Bad Writing Habits To Break

We all know getting into good writing habits will see us complete our manuscripts, but what about those bad writing habits that don’t help the process?

You know what those habits are. They’re the things that stop you from sitting at your keyboard regularly, eat up the precious part of the day set aside for your writing, and slow your progress so it feels non existent.

Well, not anymore! It’s time to break those bad writing habits for good.

Bad Writing Habits To Break

Negative Self Talk

This is a habit that you might not even realize you’re doing, which is why it’s so important to break. Every time you think to yourself “I failed again”, “I’m the worst writer in the world”, “No one else will ever want to read this”, you’re feeding the negativity beast.

It’s natural to doubt yourself sometimes, everyone does, but you also need to realize that just by trying every day and sitting at your keyboard, no matter how infrequently or how little you get done, you are writing and you’re a writer.

You can’t be the judge of whether anyone else will like your work because you’re too close to it. Just write the best you can, learn and improve your skills, and leave the negative self talk out of it. Find yourself a positive mantra and repeat that instead.

Not Writing Stuff Down

You think you’ll remember it. You won’t.

Shiny new ideas and breakthrough plot twists always come to you at the worst moments. They pop into your head when you’re driving, showering, washing dishes, or somewhere with no access to a pen and paper. You tell yourself that the idea is so brilliant you won’t forget it, then you do. Write things down as soon as you can. It’ll save you from frustration later on.

Checking Social Media Before Writing

Have you gotten into the habit of taking a quick look at Twitter before starting your writing session? Stop! It’s a trap.

You’ll skip from Twitter to Instagram to Facebook and then back again in an endless loop! Guaranteed.

Even if you think you can control it and check just once, or in a five-minute time limit, the next thing you know, you’re in a YouTube video-rabbit hole of cute kittens falling over.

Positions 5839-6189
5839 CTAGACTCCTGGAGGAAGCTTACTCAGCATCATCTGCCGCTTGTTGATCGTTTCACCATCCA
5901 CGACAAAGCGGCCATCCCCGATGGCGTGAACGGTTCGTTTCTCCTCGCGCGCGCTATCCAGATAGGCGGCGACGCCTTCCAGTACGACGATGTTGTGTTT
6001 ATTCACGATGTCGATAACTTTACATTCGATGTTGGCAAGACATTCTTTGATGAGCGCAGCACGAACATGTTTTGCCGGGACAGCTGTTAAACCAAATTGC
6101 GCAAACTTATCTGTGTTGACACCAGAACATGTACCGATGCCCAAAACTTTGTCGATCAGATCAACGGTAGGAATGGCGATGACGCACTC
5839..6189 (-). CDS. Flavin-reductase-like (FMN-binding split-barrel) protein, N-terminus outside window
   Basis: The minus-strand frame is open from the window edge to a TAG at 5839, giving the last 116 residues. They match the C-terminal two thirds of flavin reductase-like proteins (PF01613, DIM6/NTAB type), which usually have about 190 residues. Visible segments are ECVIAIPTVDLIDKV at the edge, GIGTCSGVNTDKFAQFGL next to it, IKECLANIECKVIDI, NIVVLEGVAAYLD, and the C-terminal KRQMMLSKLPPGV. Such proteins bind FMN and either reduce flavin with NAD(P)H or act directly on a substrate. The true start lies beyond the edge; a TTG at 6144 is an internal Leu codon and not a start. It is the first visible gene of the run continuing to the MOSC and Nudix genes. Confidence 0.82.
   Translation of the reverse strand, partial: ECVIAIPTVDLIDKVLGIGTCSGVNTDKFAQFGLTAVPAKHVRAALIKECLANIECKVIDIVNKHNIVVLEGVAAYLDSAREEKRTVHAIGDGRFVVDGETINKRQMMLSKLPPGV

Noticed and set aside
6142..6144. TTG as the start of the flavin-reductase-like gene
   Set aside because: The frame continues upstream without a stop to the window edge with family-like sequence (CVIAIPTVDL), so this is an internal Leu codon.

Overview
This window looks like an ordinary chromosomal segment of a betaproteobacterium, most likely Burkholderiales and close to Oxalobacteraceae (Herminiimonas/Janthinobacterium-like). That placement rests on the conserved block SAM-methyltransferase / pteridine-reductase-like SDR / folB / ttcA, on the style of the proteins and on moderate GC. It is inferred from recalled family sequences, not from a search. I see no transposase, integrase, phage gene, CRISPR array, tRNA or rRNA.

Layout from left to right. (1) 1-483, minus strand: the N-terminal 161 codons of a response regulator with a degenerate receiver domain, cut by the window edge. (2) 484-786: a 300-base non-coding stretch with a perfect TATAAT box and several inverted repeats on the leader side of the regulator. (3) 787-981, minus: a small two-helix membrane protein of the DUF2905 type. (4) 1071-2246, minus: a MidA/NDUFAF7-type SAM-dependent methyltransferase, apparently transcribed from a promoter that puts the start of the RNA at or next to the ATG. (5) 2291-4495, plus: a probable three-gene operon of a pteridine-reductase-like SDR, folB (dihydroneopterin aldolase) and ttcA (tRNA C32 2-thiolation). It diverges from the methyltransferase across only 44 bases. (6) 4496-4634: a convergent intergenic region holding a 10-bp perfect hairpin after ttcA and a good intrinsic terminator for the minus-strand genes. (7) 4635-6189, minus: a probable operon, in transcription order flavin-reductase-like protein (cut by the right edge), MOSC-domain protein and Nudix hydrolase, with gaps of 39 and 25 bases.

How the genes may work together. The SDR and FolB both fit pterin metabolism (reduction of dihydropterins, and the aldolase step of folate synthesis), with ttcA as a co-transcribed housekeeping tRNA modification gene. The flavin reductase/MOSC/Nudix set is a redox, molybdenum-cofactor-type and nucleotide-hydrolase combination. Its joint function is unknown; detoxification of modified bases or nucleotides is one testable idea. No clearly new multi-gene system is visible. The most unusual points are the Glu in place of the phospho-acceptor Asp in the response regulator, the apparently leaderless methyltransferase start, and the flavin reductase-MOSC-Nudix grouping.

Even worse is writing a paragraph, taking a break to check Twitter, and then losing your momentum and another half an hour of your life.

Break the social media habit when writing. Don’t check before you get started, don’t check during. Treat your writing sessions as if you’re at work where you can’t look at anything but the task at hand.

The FOMO (fear of missing out) might try to lure you back, but everything will still be there once you’ve finished writing your chapter.

Not Having Any Type Of Schedule

Even just a post-it with “Write Today” stuck somewhere on your desk is good enough. But to really benefit, stop telling yourself you’ll write and then hope for the best. Mark it down in your calendar or on your phone as something you will do today, at a specific time, and do it!

Not Having Goals

It’s fine to say “I want to write a book”, but how will you get there? When will you get there? Sit down, think about it, and set yourself a goal.

It could be for the end of the year, for the next three months, even writing a chapter in the next two weeks is better than nothing. Set yourself up with some realistic writing goals, write them down, plan them out, and complete them.

Taking No Breaks

One habit you should break is taking no breaks!